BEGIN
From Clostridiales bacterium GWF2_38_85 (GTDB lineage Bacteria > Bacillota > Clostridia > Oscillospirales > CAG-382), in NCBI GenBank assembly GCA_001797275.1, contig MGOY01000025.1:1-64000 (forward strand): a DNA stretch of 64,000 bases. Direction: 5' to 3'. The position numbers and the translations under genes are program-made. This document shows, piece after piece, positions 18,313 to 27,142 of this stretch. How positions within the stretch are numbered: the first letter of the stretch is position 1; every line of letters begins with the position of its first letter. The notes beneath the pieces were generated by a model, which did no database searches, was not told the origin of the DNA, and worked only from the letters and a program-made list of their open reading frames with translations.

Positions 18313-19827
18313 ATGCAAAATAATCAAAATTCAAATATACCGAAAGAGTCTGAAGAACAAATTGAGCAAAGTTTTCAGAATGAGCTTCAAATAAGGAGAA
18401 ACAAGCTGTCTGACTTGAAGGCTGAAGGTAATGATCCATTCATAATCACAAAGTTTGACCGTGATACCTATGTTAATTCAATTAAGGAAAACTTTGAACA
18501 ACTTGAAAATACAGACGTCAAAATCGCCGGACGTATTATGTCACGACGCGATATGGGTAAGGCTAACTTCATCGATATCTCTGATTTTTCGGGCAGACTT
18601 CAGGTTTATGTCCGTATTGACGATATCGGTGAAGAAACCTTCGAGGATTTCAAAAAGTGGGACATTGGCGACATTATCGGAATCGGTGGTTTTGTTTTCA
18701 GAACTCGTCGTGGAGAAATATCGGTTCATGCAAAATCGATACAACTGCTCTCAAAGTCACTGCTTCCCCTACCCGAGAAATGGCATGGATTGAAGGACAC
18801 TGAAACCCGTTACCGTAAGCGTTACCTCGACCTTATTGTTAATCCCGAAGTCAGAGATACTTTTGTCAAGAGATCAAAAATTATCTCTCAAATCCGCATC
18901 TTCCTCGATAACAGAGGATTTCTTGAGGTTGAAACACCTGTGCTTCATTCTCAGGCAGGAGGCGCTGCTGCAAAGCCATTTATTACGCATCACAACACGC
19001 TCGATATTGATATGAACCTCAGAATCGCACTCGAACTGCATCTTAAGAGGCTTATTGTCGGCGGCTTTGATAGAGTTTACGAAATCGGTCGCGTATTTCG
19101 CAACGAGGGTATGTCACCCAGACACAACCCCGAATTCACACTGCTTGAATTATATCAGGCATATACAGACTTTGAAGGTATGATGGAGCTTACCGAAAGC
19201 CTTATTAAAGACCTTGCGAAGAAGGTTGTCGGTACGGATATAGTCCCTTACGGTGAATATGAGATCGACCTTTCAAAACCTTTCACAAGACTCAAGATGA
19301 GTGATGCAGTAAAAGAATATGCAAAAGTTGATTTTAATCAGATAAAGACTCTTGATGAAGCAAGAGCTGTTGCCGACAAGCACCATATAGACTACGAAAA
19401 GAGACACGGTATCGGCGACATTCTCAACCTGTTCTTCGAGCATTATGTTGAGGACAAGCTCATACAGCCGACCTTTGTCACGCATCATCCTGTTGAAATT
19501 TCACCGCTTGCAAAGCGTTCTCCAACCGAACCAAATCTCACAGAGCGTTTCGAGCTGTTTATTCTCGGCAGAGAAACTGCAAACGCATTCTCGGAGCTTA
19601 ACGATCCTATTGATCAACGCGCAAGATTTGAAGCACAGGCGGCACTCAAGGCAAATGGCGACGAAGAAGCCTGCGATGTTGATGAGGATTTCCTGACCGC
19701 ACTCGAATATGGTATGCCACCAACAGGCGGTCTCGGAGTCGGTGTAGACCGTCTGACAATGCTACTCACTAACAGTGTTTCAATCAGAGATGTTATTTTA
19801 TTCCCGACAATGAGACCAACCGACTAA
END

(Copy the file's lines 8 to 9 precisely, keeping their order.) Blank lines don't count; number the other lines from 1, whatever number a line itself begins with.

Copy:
18801 TGAAACCCGTTACCGTAAGCGTTACCTCGACCTTATTGTTAATCCCGAAGTCAGAGATACTTTTGTCAAGAGATCAAAAATTATCTCTCAAATCCGCATC
18901 TTCCTCGATAACAGAGGATTTCTTGAGGTTGAAACACCTGTGCTTCATTCTCAGGCAGGAGGCGCTGCTGCAAAGCCATTTATTACGCATCACAACACGC